Has the Prep School Head not reassured the Tonbridge Head?

In my experience, you get all sorts of 'quirky' or 'very active' boys (and some teachers!) at independent schools - goodness knows how many are undiagnosed with something.

HRHPrincessMegan Thu 19-Oct-17 09:28:17

There are all sorts at Tonbridge. I know the reputation based on results, both academic and on the sporting field, can make it seem that all boys who attend are phenomenal type A’s, but I know as many quirky individuals who are blossoming there.

I think you are right to be concerned about the school’s comments though and it is a worry that they mark his CE paper. I don’t think Caterham would be a good alternative though - it’s more along the lines of Sevenoaks school. I hear great things about Sutton Valence.

AttentionSufficientHyperOrderd Thu 19-Oct-17 09:42:39

What I can’t understand is why on earth you went and told To bridge he’s got ‘Severe’ ADHD? What did you expect them to do? On the good schools guide, most indies will indicate that they take children with ‘mild’ SEN, if any at all, they rarely take ‘moderate’ let alone ‘severe’. You’ve really shot yourself in the foot with this one.

Lisa2912 Thu 19-Oct-17 16:18:18

Thank you for all your thoughts and comments. Just to clarify:
dishdash1 he doesn't want to board, and we live too far for those schools. Whilst I don't have a major problem moving, his sister is very happily settled at her school a mile down the road from us, so we would need to move somewhere where each could be a day child rather than a boarder. In terms of why Caterham, it was suggested by the head of his school as being more friendly. Before applying, I was trying to find out if it might be more ADHD friendly. I'm not in any way wedded to Caterham, but he is currently scoring As at mock common entrance (except for English!) so is reasonably academic. I wouldn't prioritise that over happiness by any means, but it would be a nice extra!
AttentionDeficitHyperOrderd we were obliged to give a copy of the diagnosis to Tonbridge, and that contained the fateful words "severe" ADHD - although I agree that is what has caused the problems.
Clavinova his current head is great, and he, his deputy and the SENCo lady have spent 45 mins on the phone to the head of Tonbridge reassuring him. It clearly hasn't done the trick as it was after this that they asked to have him there for the day! I genuinely don't think the Head is watering down what he tells us - he's trying hard to help us find a Plan B but still says that he feels our son will do best at Tonbridge because of the structure, the fact that they are used to dealing with boys and the sports.
HRHPrincessMegan I have also heard good things about Sutton Valence, and he could be a day boy there. He's on the list but we've been told that he's unlikely to get a place as we only registered him after we got the diagnosis and they say they are only offering 15 places in year 9 (it's become very popular recently!) Interesting that Caterham might be more like Sevenoaks - he didn't apply there because from our experience, you need to be more of a self starter, very independent (he struggles due to lack of organisation) and self motivated. If Caterham is also like that, it's probably not the right place for him. Childmaintenenceserviceenquiry that also applies to grammars (I've been told): whilst they cannot discriminate against SEN kids, the resources are more stretched and kids can fall between the cracks. He would also have to wait for a place to come up as he is looking at 13+ entry, but I am making enquiries.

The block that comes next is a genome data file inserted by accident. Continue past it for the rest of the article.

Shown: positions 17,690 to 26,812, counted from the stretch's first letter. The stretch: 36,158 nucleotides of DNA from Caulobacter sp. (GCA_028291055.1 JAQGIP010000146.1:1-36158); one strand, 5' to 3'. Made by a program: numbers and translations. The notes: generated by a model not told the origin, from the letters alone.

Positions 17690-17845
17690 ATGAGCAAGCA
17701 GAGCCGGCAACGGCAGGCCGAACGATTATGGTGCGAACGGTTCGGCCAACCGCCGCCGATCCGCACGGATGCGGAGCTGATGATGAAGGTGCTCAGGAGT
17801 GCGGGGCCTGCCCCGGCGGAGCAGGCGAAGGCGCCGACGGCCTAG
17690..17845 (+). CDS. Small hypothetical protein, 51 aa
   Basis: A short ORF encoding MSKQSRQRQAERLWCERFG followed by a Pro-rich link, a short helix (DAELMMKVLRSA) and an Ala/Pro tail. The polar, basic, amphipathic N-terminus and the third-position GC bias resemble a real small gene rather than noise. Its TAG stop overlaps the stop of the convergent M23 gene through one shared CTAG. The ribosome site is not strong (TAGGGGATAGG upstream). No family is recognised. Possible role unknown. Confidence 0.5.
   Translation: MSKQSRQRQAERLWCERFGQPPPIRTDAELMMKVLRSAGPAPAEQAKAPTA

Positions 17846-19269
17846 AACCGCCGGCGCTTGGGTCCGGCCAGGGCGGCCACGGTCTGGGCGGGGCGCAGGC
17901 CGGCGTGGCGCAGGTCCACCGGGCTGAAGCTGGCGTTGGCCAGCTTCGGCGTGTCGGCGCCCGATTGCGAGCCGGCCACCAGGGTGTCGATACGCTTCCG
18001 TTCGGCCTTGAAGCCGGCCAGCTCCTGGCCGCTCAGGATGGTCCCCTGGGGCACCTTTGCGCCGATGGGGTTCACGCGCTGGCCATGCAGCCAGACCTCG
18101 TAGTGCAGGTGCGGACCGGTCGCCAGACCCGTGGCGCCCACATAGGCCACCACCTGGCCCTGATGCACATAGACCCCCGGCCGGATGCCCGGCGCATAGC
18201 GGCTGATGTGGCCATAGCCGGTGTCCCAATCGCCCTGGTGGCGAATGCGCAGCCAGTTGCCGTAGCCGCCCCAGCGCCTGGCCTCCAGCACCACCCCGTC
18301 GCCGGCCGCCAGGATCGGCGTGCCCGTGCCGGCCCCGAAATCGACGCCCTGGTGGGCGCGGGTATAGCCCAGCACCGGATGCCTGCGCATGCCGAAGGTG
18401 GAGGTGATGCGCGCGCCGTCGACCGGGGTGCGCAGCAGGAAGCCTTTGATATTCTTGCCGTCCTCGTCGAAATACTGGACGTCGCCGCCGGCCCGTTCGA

I agree with what many posters have said about it being sad how academic schools treat SEN children. He currently receives no support or help in class or exams, seems to have friends and socialises with them, pays attention in most of his classes (and the ones he doesn't, others are also messing around, so the problem may not just be him). I do realise that issues may well develop in the coming years hence the need to find a supportive school, but he's been able to work at a good level up to now (hence his late diagnosis at 11.5) and I think he will continue to do so. I desperately want to send him to a school that wants him but the diagnosis is worrying more than just Tonbridge - but Caterham seem more relaxed (in fact, they have told our head they are happy for him to apply despite the diagnosis).
I agree that Tonbridge will have far more than the advertised number of kids with ADHD/ADD/ASD - even as a proportion of the population that's below average, and with a higher proportion of boys having those conditions, I think they may not be aware of quite what they currently have!
Thank you again all - any further comments welcomed, and I really appreciate the time you have put in to posting

AttentionSufficientHyperOrderd Thu 19-Oct-17 16:36:46

OP I have pm’ed you.

dishdash1 Thu 19-Oct-17 21:47:30

Ah, I just assumed you wanted boarding. However now I’ve googled what train lines Caterham is on, I can see how it’d be doable if you live where I’m guessing.

* *still says that he feels our son will do best at Tonbridge because of the structure, the fact that they are used to dealing with boys and the sports.

^ sounds like the old fashioned Public school elements of Tonbridge culture really suit him. I agree with others that Caterham will not be similar in that regard and is more like Sevenoaks, ie like the posh Indy version of a Comp.

I think you will either have to compromise on location or the type of school you’re looking for; either go for somewhere close such as Sevenoaks or Sutton Valence, or pick somewhere that is a good fit but gives him a longer journey. For example, Worth is very similar to Tonbridge culturally and they have a school bus from Tunbridge Wells (I think they want 60 or 65% CE) and Ardingly also have a bus from Tunbridge Wells, though they’re less selective (55% CE) and less religious but more sporty. I think there’s also a fairly academic school in Croydon which may have a good bus route? It might be called Whitgift, but I’m not sure on that.

childmaintenanceserviceinquiry Fri 20-Oct-17 10:20:31

Yes there are many good quality academic schools in Croydon - Whitgift and Trinity - being 2 of them. Both academically selective, offering an enormous range of subjects and other interests.